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    Managing Programmers


    Hi, first post here, been reading articles here for quite a while. So I finally decided I would ask a question and this is a problem a lot of us run into.

    Management of programmers seems to be one of the hardest things I have ever done and I know I am not alone in this. I have been a developer, professionally, since 1997 and have worked on my fair share of programming teams. In my past experiences I have noticed that mismanagement is, most of the time, responsibile for most delays, problems, job stress, and just about all negative aspects of the job as a whole. I know there are many forms of mismanagement but here I really want to talk about when a battle takes place between "perfect code" and "shorter timelines".

    So I have been part of many projects, and this riddle seems to pop up all the time. Developers, for the most part, take all of the knowledge they have collected throughout their educational career and enter the workplace with an unrealistic set of expectations when it comes to programming for a company. I know because I was the same way. Programmers take great pride in their work and when they are told to ignore a problem to speed up lagging development timelines, the manager tends to run into a lot of resistance.

    Sure, we know why developers resist. Even though that bug might be a break in atomicity that the end-user will never see, or its some method that has a single point of failure and you feel that if you don't add some kind of failsafe that the whole world could cause everything to topple and fall... Not to mention you were taught early on that leaving a bug in your code used to lose you letter grades on your projects and you feel that it makes you look bad as a programmer. But now in the real world those project dealines that your professors used to push back for you all the time now cost your employer tons of money when you don't meet them. So as a manager I now find myself fighting company owners to increase deadlines and fighting programmers to focus on completion first, features second.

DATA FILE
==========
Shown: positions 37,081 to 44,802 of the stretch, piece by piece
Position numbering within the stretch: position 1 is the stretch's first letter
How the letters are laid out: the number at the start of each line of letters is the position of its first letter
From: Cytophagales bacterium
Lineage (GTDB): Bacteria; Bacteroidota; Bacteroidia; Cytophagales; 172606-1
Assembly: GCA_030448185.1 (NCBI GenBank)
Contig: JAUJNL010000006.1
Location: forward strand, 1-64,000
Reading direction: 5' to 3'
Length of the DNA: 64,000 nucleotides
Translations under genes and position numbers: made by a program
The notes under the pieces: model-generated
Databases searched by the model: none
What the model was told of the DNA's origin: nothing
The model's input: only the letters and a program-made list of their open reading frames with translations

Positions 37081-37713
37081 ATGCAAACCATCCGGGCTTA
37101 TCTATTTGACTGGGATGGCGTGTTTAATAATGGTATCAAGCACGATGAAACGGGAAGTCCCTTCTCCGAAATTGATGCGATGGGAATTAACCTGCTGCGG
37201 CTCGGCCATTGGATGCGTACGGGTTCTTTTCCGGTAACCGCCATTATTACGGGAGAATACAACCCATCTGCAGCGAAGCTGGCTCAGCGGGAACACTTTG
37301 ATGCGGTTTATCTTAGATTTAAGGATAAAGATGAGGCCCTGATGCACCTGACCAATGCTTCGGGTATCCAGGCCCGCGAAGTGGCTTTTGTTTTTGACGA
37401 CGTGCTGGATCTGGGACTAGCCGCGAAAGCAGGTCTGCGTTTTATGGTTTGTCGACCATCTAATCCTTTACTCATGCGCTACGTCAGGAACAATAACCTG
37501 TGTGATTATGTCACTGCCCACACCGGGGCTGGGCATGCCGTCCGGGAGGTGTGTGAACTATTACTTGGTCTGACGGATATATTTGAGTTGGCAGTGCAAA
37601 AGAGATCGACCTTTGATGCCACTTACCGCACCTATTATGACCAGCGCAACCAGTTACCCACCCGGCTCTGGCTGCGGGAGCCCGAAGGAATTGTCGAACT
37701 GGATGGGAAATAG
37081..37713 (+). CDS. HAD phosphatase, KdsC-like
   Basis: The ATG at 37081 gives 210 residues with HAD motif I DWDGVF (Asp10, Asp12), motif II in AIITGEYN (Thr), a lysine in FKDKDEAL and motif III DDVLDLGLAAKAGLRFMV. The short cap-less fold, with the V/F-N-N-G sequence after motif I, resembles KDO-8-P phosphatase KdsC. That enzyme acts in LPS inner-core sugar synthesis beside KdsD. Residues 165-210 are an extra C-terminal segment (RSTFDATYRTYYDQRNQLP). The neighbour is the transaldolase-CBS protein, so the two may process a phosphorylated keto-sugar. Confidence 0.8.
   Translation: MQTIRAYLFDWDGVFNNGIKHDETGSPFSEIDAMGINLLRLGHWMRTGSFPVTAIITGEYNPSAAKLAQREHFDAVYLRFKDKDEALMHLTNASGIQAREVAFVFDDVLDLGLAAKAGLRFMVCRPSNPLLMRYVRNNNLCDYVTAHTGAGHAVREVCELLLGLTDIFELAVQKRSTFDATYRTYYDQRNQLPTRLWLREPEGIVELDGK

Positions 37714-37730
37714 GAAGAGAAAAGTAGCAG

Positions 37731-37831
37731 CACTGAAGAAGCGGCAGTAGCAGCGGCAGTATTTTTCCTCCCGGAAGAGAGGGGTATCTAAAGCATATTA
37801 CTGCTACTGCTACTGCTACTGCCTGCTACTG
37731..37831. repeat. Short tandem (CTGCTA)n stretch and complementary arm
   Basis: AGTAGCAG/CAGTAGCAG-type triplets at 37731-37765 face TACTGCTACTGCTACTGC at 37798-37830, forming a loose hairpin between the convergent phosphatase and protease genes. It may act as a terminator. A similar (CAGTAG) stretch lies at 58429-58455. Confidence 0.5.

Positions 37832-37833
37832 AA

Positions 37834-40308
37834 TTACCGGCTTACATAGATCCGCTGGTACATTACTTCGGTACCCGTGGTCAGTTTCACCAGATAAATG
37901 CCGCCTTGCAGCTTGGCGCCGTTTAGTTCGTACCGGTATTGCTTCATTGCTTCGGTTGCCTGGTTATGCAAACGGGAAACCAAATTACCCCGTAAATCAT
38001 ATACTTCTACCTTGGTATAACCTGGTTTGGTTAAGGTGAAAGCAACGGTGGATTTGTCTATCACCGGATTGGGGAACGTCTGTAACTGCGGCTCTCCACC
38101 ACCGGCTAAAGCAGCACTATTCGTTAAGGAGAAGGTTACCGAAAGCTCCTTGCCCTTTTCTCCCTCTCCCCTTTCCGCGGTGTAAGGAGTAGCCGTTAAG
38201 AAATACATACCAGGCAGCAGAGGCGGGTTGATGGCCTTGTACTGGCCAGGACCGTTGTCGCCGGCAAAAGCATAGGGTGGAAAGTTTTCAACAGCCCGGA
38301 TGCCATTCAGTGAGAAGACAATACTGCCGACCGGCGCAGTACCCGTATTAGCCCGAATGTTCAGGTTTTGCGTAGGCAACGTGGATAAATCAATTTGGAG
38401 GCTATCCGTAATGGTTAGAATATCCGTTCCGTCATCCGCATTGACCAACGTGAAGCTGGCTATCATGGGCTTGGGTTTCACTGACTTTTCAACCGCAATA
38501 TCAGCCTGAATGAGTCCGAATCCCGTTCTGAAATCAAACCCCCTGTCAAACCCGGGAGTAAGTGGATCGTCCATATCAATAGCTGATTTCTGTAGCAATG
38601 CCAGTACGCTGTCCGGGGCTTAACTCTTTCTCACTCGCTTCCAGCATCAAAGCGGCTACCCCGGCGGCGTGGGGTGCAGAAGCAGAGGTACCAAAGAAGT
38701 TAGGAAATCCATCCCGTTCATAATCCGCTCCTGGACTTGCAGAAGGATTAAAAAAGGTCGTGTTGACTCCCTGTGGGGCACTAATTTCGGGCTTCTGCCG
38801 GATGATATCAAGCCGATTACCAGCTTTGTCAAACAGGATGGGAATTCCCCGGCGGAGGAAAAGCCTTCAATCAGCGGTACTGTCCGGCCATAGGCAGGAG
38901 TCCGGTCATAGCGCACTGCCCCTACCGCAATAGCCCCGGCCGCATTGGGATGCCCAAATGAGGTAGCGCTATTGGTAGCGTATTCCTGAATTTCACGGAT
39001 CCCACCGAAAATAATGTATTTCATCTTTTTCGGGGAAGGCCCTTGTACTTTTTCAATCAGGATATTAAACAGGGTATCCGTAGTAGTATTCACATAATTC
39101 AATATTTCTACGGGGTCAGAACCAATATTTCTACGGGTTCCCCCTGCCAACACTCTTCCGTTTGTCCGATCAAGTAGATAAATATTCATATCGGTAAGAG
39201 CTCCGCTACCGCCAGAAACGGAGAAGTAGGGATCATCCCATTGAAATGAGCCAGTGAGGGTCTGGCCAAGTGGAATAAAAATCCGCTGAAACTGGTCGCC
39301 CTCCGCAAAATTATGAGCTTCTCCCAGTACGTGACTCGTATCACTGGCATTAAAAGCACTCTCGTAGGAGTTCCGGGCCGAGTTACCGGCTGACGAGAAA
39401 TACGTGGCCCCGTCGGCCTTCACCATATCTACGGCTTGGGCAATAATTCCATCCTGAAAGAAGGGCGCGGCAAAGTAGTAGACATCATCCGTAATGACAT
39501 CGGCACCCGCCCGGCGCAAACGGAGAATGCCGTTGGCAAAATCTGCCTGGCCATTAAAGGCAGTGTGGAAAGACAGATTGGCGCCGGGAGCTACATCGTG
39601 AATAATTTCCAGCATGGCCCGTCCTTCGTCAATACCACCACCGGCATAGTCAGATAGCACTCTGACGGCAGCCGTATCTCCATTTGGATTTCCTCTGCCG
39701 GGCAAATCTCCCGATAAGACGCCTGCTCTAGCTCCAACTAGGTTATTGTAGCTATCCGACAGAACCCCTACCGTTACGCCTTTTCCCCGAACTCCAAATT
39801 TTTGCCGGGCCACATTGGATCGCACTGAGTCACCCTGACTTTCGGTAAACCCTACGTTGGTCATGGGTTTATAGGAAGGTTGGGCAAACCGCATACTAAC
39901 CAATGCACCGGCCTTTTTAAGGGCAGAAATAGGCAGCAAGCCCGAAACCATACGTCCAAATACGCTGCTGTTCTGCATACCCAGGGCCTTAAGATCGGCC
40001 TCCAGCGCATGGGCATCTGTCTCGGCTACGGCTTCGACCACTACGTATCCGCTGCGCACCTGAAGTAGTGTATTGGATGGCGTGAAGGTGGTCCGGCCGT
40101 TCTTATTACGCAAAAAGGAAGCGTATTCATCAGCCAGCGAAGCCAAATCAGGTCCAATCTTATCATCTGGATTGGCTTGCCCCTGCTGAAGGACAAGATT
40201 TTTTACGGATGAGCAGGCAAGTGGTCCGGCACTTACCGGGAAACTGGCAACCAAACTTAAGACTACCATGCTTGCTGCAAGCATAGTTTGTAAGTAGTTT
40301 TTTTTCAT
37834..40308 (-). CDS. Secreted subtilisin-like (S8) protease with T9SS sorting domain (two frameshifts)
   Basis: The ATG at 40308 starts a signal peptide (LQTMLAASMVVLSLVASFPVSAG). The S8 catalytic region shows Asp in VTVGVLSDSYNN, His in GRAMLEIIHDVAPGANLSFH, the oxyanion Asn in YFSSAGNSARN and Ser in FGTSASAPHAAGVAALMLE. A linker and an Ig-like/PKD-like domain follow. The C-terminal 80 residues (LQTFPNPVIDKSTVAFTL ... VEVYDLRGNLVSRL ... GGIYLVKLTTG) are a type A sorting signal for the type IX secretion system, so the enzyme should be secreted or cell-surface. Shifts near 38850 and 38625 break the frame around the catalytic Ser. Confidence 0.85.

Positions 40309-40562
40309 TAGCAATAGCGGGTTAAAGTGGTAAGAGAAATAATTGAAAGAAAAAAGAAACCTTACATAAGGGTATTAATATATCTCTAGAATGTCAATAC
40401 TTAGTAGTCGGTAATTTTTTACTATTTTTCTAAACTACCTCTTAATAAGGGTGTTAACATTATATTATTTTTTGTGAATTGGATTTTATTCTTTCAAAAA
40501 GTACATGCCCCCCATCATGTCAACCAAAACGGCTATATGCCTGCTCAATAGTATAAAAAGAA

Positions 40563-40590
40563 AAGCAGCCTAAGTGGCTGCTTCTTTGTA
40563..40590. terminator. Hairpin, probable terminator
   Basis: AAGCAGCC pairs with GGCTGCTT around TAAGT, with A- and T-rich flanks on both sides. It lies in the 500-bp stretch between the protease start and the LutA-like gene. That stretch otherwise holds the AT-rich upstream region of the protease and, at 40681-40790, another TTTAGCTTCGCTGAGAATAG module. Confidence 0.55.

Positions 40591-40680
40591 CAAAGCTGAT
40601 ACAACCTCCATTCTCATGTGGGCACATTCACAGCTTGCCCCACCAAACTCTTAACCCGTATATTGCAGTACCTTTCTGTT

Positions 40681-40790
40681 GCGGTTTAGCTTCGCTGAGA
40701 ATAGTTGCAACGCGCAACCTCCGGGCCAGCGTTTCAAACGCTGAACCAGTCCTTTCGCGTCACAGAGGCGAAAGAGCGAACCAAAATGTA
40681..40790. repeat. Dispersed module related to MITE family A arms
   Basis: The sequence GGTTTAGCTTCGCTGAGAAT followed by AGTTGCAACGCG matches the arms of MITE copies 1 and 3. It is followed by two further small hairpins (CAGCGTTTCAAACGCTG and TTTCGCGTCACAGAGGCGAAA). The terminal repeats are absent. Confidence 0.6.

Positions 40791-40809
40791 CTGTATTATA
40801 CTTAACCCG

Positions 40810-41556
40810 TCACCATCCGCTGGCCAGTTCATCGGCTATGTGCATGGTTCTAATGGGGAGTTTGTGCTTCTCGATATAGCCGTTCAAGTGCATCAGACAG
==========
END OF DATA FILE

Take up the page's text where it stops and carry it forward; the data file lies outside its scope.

So I would like to open a discussion from both sides of the fence. I would like to hear from those of you who develop and have found yourselves in this situation and from managers. How have you seen this problem resolved? How do you feel when your boss wants you to write sub-optimal code to solve a problem quickly when you know it could be done better? What do you do when the developers under you overcomplicate things and creep away from the scope of the project?
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    I'm of the belief that one should not manage work one could not do oneself. To this end I've been pretty fortunate for the past dozen years or so to work for people that fit this criteria. I've seen the other side, too, and it's not pretty. I left a company I was with for nearly ten years over management incompetence.
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    But when those knowledgeable managers have to stop and tell you that something you are doing will take too long and you should place it on the backburner for a release, and you feel that it should be in the release how do you react?
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    Well to be fair that doesn't really apply to me very much since I work on internal systems not software for public release. However, this sort of thing is what we hash out in team meetings and making these decisions should be a group effort. It is not my role to delay things for the sake of perfection, this is all part of the prioritization of issues and enhancements that should be agreed upon by all persons involved in the project. In this way it very much does apply to what we do for internal systems as well, and we do have release dates too. Unlike a lot of public release software, however, we bring in key users to participate in some of these triage discussions. Some smart companies do the same with a select group of end users (not just beta testers)
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    This article is very good about managing programmers, and how they're different from many other office positions.
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